Co-author David Jarvis, head of strategic and emerging technologies at the European Space Agency, adds: “We are very interested in this technology because it opens the door to new propulsion systems that can be used in space and on earth. The shift away from fossil fuels for vehicle propulsion is a clear trend for the future. While not perfected and commercialized today, the use of low-cost metallic fuels, like iron powder, is a worthy alternative to petrol and diesel fuels. If we can demonstrate, for the first time, an iron-fueled engine with almost zero CO2 emissions, we believe this would then trigger even more innovation and cost reduction in the near future.”
The Latest on: Metal fuels
via Google News
The Latest on: Metal fuels
- Russian lawmaker says water, soil samples from fuel spill held up at airporton June 27, 2020 at 6:57 am
Water and soil samples that were taken near the site of a giant fuel spill in the Russia's Arctic and prepared for tests at an independent lab have been held up at the Norilsk airport, a lawmaker and ...
- American Battery Metals Corporation Assesses Lithium-Ion Supply Chain Economy Amid Global Interruptionon June 27, 2020 at 3:29 am
INCLINE VILLAGE, NV / ACCESSWIRE / June 26, 2020 / American Battery Metals Corporation (OTCQB: ABML ) (the & quot;Company & quot;), an American-owned advanced extraction and battery recycling ...
- Gold steadies as new infections fuel worrieson June 25, 2020 at 12:27 pm
Gold prices drifted sideways on Thursday as a surge in coronavirus cases and mounting economic tolls kept investors on edge, though the metal stepped back from last session's more than 7-1/2-year high ...
- PRECIOUS-Gold steadies as new infections fuel worrieson June 25, 2020 at 12:09 pm
Falls in gold being viewed as buying opportunities -Commerzbank * Platinum drops to more than one-week low * For an interactive graphic tracking the global coronavirus spread, open in an external ...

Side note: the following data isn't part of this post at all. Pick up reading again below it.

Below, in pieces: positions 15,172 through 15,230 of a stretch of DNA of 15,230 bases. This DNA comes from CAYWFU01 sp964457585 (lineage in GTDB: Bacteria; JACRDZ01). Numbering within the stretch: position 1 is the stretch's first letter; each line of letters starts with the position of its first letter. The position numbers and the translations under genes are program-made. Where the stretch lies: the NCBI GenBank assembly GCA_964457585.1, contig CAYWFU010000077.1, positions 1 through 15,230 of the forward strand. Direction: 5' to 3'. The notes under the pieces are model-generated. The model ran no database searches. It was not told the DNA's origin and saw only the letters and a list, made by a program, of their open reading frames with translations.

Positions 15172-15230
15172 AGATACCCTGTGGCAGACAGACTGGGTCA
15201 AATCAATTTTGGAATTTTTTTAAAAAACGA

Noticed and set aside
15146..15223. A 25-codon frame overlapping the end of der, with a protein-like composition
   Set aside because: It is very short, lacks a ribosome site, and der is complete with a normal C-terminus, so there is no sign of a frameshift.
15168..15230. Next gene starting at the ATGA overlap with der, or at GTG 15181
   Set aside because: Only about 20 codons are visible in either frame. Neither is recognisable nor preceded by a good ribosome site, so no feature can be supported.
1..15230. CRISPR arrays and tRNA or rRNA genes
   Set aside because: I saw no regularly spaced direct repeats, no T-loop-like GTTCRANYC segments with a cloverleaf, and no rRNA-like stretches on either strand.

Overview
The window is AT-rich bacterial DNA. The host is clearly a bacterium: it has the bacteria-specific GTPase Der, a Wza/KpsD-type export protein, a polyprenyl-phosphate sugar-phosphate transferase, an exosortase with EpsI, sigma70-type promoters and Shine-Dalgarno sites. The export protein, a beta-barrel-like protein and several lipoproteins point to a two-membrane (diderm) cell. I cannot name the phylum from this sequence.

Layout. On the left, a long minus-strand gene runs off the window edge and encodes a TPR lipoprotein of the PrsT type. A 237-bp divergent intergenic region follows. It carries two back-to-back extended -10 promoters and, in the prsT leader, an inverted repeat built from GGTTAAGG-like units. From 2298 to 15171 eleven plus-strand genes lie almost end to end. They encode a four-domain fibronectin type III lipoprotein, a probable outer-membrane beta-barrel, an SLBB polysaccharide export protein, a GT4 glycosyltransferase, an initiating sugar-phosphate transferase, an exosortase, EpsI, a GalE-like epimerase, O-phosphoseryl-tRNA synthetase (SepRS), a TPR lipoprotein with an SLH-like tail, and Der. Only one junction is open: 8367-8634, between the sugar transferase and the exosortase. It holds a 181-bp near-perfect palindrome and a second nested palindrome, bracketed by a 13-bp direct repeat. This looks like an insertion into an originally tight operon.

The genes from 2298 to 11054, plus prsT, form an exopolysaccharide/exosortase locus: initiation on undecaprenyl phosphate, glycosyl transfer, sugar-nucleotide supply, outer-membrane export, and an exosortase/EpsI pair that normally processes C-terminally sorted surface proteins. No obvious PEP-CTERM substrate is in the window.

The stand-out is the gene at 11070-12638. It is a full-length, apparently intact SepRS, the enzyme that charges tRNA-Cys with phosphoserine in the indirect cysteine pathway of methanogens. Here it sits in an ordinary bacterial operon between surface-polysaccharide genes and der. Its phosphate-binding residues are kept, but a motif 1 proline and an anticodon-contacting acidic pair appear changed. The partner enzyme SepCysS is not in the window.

- Editorial: Greatest Generation sacrificed food, fuel, lives. We can wear a damn mask, Texas.on June 24, 2020 at 4:50 pm
The “greatest generation,” suffered immeasurably to protect our rights; the least we can do is to put up with minor discomforts to protect them (and us).
- Taronis Fuels Releases New MagneGas Product Videoon June 24, 2020 at 10:18 am
Taronis Fuels, Inc., (“Taronis” or the “Company”) (TRNF), a global producer of renewable and socially responsible fuel products, today released a new MagneGas product video as part of a comprehensive ...
- Highly modular metal-organic framework-based materials show great potential for photocatalytic hydrogen productionon June 22, 2020 at 9:26 am
A metal organic framework (MOF)-based water splitting photocatalyst, developed at KAUST, has brought researchers a step closer to generating clean hydrogen fuel using sunlight.
- Aerospace and Defense Metal Stamping Market Worth $33.6 billion by 2027- Exclusive Report by Meticulous Research(R)on June 22, 2020 at 4:47 am
London, June 22, 2020 (GLOBE NEWSWIRE) -- According to a new market research report titled "Aerospace and Defense Metal Stamping Market by Component (Housings and Enclosures, Assemblies, Brackets, ...
- Metal barriers, Trump gear: Crowd readies for Tulsa rallyon June 20, 2020 at 9:40 am
Rose Brown and other Trump supporters line up and camp on 4th Street in downtown Tulsa, Okla., ahead of President Donald Trump's Saturday's campaign rally, Friday, June 19, 2020.
- Honda’s 2020 CR-V Hybrid offers a mix of power and fuel efficiencyon June 18, 2020 at 9:00 pm
V Hybrid, the most powerful, fuel efficient, and sophisticated CR-V to date, is Honda’s first electrified compact crossover for the U.S. market, featuring the company’s innovative two-motor hybrid ...
via Bing News